Yes, census fans, the first major 2020 Census field test is on the horizon. According to a Dec. 24, 2013, Federal Register notice, 192,500 lucky households in Rockville, Md., and Washington, D.C., will be a laboratory for enumeration strategies and operational innovations that finally could push the decennial count off its 230 year paper-and-pencil foundation.

The Census Bureau is under orders from Congress to keep the cost of the next census down — way down, as in no more than the cost of the 2010 count. So the bureau really wants people to fire up those desktops, or pull out their laptops, tablets or smartphones, and help reduce spending on paper forms, postage, processing and door-knocking census takers. The 2014 test will ask some households to pre-register for the count and indicate their preferred method of contact with the Census Bureau, such as email or cell phone. People can take it upon themselves to answer the census via the Internet or by phone. The bureau will nudge non-responders by email or snail mail, sending paper forms as needed. (We should pause here to contemplate that today’s high tech gadgets and preferred methods of cyber-communication might be considered ancient when 2020 rolls around.)

Holdouts will fall into the nonresponse follow-up universe, historically the most costly census operation. After an unsuccessful attempt to automate door-to-door operations in 2010, the Census Bureau will have field workers test a range of modern devices, including iPhones and iPads, to gather information at the door. Some census-takers will be invited to bring their own device (BYOD) as part of the field test, and the bureau will evaluate using ubiquitous Google Maps, instead of paper maps, to guide enumerators through neighborhoods.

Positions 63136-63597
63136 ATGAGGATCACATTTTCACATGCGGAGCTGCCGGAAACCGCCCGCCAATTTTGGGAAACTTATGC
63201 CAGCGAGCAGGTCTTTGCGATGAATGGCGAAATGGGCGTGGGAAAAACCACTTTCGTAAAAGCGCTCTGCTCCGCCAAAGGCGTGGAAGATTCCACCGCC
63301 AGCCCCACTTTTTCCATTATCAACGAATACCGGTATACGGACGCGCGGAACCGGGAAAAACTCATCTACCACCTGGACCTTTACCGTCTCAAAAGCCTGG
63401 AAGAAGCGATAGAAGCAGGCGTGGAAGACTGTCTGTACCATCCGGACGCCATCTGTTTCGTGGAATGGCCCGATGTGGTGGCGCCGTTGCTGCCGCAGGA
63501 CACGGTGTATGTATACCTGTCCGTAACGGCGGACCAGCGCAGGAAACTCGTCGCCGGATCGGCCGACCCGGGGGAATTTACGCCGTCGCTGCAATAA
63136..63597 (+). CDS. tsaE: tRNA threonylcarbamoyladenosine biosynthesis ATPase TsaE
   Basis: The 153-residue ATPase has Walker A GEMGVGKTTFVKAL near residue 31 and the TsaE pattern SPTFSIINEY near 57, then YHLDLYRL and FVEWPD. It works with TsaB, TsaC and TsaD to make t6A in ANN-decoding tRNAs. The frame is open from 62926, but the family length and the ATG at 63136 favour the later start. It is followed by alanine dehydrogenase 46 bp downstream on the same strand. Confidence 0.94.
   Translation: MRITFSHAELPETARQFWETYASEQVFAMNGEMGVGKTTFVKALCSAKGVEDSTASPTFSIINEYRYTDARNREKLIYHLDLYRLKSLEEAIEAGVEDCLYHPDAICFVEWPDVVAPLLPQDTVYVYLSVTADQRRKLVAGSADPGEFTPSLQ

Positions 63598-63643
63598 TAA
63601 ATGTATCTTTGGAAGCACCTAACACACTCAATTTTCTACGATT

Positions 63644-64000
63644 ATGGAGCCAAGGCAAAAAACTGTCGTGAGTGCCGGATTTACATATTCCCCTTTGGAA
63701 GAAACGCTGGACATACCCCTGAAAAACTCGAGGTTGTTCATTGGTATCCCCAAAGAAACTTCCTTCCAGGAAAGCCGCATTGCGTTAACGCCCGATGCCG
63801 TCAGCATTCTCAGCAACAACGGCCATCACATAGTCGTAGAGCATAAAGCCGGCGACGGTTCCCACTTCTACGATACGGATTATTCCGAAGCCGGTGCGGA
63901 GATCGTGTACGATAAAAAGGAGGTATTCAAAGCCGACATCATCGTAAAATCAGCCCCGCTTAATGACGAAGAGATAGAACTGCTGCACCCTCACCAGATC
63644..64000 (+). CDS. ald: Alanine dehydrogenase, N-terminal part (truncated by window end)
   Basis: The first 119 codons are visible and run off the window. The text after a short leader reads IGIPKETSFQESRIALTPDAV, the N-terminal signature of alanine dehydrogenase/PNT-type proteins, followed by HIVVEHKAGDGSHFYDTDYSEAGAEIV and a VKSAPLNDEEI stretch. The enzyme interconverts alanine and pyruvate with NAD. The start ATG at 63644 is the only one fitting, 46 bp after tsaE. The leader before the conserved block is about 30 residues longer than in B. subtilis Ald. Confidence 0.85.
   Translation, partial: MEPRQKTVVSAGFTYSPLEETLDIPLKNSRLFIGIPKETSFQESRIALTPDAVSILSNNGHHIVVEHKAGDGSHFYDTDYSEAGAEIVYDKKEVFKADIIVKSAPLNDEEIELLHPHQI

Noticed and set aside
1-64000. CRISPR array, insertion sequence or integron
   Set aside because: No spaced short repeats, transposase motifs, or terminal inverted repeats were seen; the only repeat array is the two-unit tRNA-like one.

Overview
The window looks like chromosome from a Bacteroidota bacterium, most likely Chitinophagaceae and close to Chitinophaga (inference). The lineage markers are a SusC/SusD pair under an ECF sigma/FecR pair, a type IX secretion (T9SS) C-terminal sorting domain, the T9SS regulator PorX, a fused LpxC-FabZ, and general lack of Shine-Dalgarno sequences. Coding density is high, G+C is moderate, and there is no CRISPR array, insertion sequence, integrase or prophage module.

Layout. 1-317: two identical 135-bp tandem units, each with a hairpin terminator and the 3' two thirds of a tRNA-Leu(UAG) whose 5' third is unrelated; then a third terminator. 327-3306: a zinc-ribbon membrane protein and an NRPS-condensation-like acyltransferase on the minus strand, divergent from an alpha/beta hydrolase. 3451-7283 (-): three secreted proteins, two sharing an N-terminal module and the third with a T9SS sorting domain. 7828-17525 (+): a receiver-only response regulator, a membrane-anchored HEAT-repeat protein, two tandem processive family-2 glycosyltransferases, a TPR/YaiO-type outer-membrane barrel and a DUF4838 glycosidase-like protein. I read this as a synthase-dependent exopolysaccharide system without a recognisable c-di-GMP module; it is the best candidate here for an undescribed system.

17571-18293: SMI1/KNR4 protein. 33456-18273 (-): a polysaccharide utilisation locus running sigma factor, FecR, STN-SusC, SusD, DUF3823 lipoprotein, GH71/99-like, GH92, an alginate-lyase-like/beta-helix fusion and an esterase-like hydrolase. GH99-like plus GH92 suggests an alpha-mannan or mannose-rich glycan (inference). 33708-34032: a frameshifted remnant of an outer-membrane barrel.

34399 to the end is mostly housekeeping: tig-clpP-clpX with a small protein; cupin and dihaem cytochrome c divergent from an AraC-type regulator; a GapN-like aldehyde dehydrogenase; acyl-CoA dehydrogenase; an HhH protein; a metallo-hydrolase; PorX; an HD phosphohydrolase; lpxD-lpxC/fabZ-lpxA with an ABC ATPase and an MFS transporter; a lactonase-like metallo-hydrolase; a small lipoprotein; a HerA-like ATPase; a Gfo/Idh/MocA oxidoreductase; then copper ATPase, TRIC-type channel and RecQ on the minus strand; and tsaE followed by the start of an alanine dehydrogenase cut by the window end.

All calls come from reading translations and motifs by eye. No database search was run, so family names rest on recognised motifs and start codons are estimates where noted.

Census managers also will test their adaptive design strategy, a fancy moniker for deciding, in real time, which homes enumerators should contact, in what order and when, how many times, and using a contact method likely to elicit responses. Previously, census takers set out with a list of addresses, made their rounds without guidance, and kept calling and visiting recalcitrant households up to six times before resorting to proxy sources, such as a neighbor, for information.

The Census Bureau will put its toe in the water of a potentially controversial new approach to reducing the follow-up workload: using administrative records — data from government databases and third-party (commercial) sources — to identify vacant housing units and to enumerate households that don’t respond willingly. Given public angst over the NSA and “big data,” I’m waiting to see how Congress and ordinary Americans react to the idea of a massive sharing of personal information, albeit on a one-way street (into the Census Bureau, but not out). I’m worried that substituting administrative data for the real thing will not yield the detailed race and ethnicity data the census requires. And I wonder how grassroots organizers will structure their “be counted” campaigns in the face of “don’t worry, we counted you another way.” But, hey, someone’s got to lose sleep over this stuff!

If you want to weigh in on the 2014 Site Test design, you have until February 24 to submit comments. Oh, and before I forget, a note to the Census Bureau: Could you please send my dad a paper 2020 Census form from the get-go? He doesn’t use a computer or cell phone (he does still have a slide rule, though), but he’ll be 89 and would sure like to make his daughter proud.